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We purchased our 2014 CR-V used from a Honda dealer. A few weeks after buying it, it started making some engine noise. We decided to take it to our independent mechanic to get it checked out. Coincidentally, I happened to be the one driving it there, and while headed down a steep hill and braking, the oil pressure light would flicker on.

Turns out they must have changed the oil at the dealer and failed to refill it.

Long story short, the dealer did official leak tests and blah blah blah found nothing wrong. No kidding? So there wasn't really anything for the dealer to fix, and there wasn't any obvious consequence to this bit of stupidity.

Of course this caused some damage, probably I assume in the form of shortened engine life. So it shaves 25,000 miles off the total life of the engine, big deal: lucky for the dealer they aren't going to be there. I'm guessing anyway. I don't know what the consequence of this will be, and since there isn't any obvious issue (yet) it's challenging to demand the dealer do anything in particular.

It's been a year+ now. I can say that at 70k, it's burning a quart of oil in less than a 1,000 miles. Apparently that is close enough to be considered normal for an engine with that many miles. Or so I am told...

Is this true? How much oil consumption is normal? Is there a graph or stats on this somewhere? Before I consider buying anything else from this dealer (small town, one dealer with nearly all the brands) I'd like to know just how indignant to be. "Hey take $10k off this next car since the last experience was so swell!" or something like that.
 

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There is no correct oil usage chart. Normal and acceptable is up to the manufacturer to determine.

I will ask though, you bought a car and didn’t check the oil prior to buying it? You would have known if it was low or not before handing over any cash.

Checking the oil frequently is part of owning a car.
 

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Agreed, no two engines are exactly alike. But IME, burning that amount of oil at that mid-life engine age is excessive.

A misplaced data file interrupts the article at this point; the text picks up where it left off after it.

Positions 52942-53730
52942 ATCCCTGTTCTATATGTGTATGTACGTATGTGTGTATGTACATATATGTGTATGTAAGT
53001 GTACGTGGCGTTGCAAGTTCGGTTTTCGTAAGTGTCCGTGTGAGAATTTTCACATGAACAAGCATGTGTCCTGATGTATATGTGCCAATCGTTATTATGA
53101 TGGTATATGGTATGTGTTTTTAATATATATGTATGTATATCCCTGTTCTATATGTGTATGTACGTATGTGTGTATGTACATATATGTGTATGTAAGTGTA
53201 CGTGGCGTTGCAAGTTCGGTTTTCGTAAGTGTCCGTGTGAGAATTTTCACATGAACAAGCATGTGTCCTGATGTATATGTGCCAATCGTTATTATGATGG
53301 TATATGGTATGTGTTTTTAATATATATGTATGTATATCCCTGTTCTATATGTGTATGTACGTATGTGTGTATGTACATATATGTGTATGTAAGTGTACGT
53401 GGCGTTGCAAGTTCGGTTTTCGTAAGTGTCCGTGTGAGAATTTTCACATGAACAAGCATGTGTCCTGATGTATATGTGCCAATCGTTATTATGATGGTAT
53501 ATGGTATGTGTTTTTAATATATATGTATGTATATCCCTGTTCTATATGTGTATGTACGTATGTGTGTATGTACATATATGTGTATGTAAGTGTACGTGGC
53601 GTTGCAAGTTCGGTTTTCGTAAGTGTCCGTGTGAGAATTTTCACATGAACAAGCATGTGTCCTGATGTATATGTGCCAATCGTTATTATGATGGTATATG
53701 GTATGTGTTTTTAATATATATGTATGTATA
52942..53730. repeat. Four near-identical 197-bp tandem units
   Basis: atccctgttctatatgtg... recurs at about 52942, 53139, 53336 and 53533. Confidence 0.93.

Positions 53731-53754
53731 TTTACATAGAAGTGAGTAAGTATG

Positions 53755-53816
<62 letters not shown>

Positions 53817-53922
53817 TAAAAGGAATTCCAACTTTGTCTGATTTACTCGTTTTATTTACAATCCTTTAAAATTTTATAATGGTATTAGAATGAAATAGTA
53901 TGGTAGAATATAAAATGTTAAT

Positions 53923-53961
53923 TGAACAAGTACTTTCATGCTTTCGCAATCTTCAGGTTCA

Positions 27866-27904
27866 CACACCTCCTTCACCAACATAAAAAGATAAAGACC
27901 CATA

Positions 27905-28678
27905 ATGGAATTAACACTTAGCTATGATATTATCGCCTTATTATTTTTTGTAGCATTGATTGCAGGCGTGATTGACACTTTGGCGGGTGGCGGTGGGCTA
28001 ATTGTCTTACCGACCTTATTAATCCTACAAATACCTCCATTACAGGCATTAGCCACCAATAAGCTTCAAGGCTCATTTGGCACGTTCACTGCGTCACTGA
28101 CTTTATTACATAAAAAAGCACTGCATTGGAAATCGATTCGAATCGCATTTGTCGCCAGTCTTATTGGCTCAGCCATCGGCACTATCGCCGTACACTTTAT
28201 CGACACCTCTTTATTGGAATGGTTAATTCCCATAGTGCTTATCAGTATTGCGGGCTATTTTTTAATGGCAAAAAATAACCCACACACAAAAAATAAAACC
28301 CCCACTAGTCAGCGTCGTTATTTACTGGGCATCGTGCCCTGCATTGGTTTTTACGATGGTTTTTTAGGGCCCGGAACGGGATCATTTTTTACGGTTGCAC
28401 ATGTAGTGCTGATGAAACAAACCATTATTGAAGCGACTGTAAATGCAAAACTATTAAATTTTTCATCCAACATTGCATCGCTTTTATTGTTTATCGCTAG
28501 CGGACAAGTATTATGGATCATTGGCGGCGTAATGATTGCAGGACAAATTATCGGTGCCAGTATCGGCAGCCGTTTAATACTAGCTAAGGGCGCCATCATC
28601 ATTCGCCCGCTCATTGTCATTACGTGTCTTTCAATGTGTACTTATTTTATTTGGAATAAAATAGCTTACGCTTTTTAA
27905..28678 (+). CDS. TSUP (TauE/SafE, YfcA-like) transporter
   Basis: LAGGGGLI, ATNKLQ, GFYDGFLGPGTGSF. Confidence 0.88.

My last vehicle had 196K miles on it and it did not burn/use/drip one drop of oil.
 

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2012 CRV 192,000 kms and 2005 Mazda 3 265,000 kms no oil loss between changes done at 8000 km intervals. The last car I had that burned / lost oil was a 1965 Pontiac and that was 50 years ago.
 

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That is excessive for that many miles. Mine has 245k miles and burns about that much because changing valve guide seals is a project I'm too lazy to do until I get a spare vehicle to drive so I'm not rushed.

Anyone who says their car uses "not a drop" between oil changes is lying. Every engine out there uses some, half qt between oil changes is about what it should be on a low mileage engine.

Sent from my SM-N975U using Tapatalk
 

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haef,
You should check the PCV valve for free movement and either clean it or put in a new one.
Very easy to do yourself and PCV valves are not very expensive, Under $30.
Worth checking it to see if it is working properly. Google for ways to check it without removing it from the engine.
Does you engine LEAK oil or does it smoke and actually burn oil?\
Check out some of the sites mentioned in the link below:
Buffalo4
 

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That is excessive for that many miles. Mine has 245k miles and burns about that much because changing valve guide seals is a project I'm too lazy to do until I get a spare vehicle to drive so I'm not rushed.